You Won’t Catch Us Voting for Trump or Clinton

Too bad about Ted Cruz.

His tax plan was pretty good. A flat tax of 10% on anything over $36,000. And a 16% ‘business transfer tax’ to replace the corporate income tax and all payroll taxes.

Not perfect. But a step in the right direction.

But now, Ted is out…and so is the hope of major tax reform.

Curiously, Ted Cruz emerged as a possible ‘Manchurian candidate’ when Donald Trump claimed Cruz’s father, Rafael, had been an acquaintance of Lee Harvey Oswald.

If that were true, you would only have to connect a few dots to see that he came from the deepest part of the Deep State — the shady part that includes CIA, NSA, Mafia, and Cuban fixers.

Not that we know anything about it. We’re just reading the headlines along with everyone else. Still, it is a remarkable claim by a remarkable candidate in a remarkable election.

Misinformation and delusions

We are back in the land of the Financial Times and the Wall Street Journal, catching up on the latest misinformation and delusions.

In politics, we find that Mr Trump has defied and astonished his critics, his naysayers, and his grade-school teachers.

The latter told him that ‘in America, anyone can become president.’ Still, they must be amazed to find The Donald in line to become the Republican candidate.

There is a lot to like about Trump. He is not a politician. He has had to make a living in the real world, pay real world wages, run a real world business, host a reality TV show, and find really beautiful women from Central Europe who were willing to put up with him.

None of that could have been easy. That he has survived in business, investment, real estate, casinos, hotels, Miss America pageants, and primetime TV is a remarkable achievement.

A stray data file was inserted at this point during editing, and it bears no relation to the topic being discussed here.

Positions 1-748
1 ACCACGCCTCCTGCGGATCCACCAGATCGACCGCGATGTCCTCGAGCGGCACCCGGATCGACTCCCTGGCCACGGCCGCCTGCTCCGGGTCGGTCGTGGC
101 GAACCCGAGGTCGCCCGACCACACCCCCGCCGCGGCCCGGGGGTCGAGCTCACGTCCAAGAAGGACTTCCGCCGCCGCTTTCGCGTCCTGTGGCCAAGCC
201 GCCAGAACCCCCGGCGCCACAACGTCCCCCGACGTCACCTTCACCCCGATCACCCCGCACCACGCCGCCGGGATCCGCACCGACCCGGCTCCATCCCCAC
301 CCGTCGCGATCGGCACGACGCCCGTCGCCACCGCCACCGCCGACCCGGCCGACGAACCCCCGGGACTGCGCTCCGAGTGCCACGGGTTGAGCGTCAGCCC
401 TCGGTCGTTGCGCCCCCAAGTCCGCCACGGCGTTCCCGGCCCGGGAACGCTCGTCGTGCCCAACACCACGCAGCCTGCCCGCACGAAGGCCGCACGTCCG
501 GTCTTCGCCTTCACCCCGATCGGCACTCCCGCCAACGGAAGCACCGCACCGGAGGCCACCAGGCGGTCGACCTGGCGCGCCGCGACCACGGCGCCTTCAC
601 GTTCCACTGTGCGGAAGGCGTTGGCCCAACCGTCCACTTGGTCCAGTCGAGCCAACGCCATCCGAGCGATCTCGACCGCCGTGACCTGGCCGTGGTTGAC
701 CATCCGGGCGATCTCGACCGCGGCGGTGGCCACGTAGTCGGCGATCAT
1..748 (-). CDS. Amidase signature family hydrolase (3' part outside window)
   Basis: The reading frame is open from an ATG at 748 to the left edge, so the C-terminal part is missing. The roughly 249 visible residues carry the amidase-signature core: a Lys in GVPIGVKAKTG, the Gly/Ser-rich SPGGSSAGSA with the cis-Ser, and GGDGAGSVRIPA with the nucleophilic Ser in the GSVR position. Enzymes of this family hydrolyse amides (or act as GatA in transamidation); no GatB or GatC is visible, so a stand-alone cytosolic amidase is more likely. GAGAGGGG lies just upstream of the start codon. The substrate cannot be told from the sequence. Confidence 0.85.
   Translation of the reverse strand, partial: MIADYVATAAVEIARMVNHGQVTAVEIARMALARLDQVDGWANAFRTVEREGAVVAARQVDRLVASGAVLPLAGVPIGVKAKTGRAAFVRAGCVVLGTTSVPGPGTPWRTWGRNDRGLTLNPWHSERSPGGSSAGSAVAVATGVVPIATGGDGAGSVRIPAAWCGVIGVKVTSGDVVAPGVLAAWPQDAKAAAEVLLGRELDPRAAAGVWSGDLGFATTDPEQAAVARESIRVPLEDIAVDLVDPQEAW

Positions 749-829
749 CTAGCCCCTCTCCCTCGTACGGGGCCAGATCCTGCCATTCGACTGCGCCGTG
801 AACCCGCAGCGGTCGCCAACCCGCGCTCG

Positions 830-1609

That he has succeeded at these things — and even prospered — is the kind of miracle usually reserved for Charlton Heston or the Red Woman.

Trump’s biggest test

But now Trump faces his biggest test: can he knock Madame Clinton out of the top spot in the polls?

Our friends think so. The media, generally, does not.

Sometimes, we believe Trump is as surprised as we are at his success in the primaries.

At first, there was speculation that he had only entered the race at the suggestion of his friend, Bill Clinton, to make a mess of the Republican Party.

His role was to throw manure all over the place. He was brash, disrespectful, course, and uncouth.

But the manure stuck. And one by one, his opponents gave up, so laden with dung that they could barely move.

According to Trump, the last of them, ‘Lyin’ Ted’ Cruz, had a father who was part of the Cuban-Mafia-CIA cabal that killed John Kennedy.

What can you believe? What do we know?

We watch Trump on TV and try to draw the measure of the man. In a way, that is easier for Trump than for the other candidates. He seems to say whatever is on his mind, which is another charming feature.

On the other hand, if the picture this reveals is accurate, no thinking person could look at it and still believe in democracy.

No matter how many voters pull the lever for the billionaire, we still see no qualification in him that suggests he is fit to tell the rest of us what to do.

Nor is Ms Clinton, of course. Or Ted Cruz. Or anyone else.

But ours is a minority view. And now, back in civilisation, we tune in again to the US presidential elections. And laugh along with everyone else.


Bill Bonner,

For Markets and Money, Australia

From the Archives:

A Crisis in Australia Will Result from a Crisis in China

By Greg Canavan | May 5, 2016

Since founding Agora Inc. in 1979, Bill Bonner has found success and garnered camaraderie in numerous communities and industries. A man of many talents, his entrepreneurial savvy, unique writings, philanthropic undertakings, and preservationist activities have all been recognized and awarded by some of America’s most respected authorities. Along with Addison Wiggin, his friend and colleague, Bill has written two New York Times best-selling books, Financial Reckoning Day and Empire of Debt. Both works have been critically acclaimed internationally. With political journalist Lila Rajiva, he wrote his third New York Times best-selling book, Mobs, Messiahs and Markets, which offers concrete advice on how to avoid the public spectacle of modern finance. Since 1999, Bill has been a daily contributor and the driving force behind Markets and Money.

Leave a Reply

Your email address will not be published. Required fields are marked *

Markets & Money